Toward the proper application of air power in low-intensity conflict
Parsons, David Willard
Wirtz, James J.
McCormick, Gordon H.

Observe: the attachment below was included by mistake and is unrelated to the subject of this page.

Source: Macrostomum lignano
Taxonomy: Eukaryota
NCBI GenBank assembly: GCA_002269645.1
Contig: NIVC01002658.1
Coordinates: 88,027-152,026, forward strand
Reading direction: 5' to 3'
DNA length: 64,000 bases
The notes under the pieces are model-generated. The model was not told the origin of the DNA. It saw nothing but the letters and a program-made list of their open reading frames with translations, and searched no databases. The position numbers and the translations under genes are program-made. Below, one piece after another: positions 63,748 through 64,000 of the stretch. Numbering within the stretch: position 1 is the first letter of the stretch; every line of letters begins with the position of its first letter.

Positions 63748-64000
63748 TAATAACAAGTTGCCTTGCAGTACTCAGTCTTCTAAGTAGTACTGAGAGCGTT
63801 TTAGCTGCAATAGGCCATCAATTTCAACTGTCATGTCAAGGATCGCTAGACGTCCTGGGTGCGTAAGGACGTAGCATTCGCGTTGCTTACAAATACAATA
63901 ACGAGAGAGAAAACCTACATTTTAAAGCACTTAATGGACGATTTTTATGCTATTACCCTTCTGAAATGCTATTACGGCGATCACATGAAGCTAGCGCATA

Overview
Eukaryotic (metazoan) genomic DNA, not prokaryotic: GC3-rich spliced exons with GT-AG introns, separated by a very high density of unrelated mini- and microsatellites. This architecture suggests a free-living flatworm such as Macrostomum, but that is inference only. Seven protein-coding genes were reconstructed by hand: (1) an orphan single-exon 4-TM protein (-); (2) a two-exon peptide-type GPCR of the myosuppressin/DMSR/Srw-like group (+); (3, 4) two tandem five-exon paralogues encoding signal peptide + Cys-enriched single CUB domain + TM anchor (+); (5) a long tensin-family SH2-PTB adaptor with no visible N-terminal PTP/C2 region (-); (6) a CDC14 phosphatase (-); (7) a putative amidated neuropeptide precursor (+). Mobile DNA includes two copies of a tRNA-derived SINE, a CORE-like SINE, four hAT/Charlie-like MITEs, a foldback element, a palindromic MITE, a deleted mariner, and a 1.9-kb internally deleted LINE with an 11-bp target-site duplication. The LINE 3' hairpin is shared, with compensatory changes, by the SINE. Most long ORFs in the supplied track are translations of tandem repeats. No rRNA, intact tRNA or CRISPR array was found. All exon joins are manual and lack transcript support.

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This study argues that the U.S. Air Force's current framework for applying air power, termed the strategic bombing model, is inappropriate for low-intensity conflict (LIC). It outlines this model and traces the application of strategic bombing principles, by American air campaign planners, in every major conflict involving air power since World War II. This study then describes how two characteristics of the LIC environment undermine the strategic bombing model: (1) the vital center of gravity in LIC is socio-political in nature, it is not embodied in the enemy's leadership element; and (2) the traditional targets for a strategic bombing campaign are too diffuse and abstract within a LIC scenario to be attacked effectively by air power. This study then proposes a framework, for the application of military force in LIC operations, that addresses these aspects of the LIC environment. It outlines the proper role for air power within this framework. This study notes that the effective employment of air power in LIC relies more on the airplane's ability to support ground operations than its capability to carry and drop ordnance
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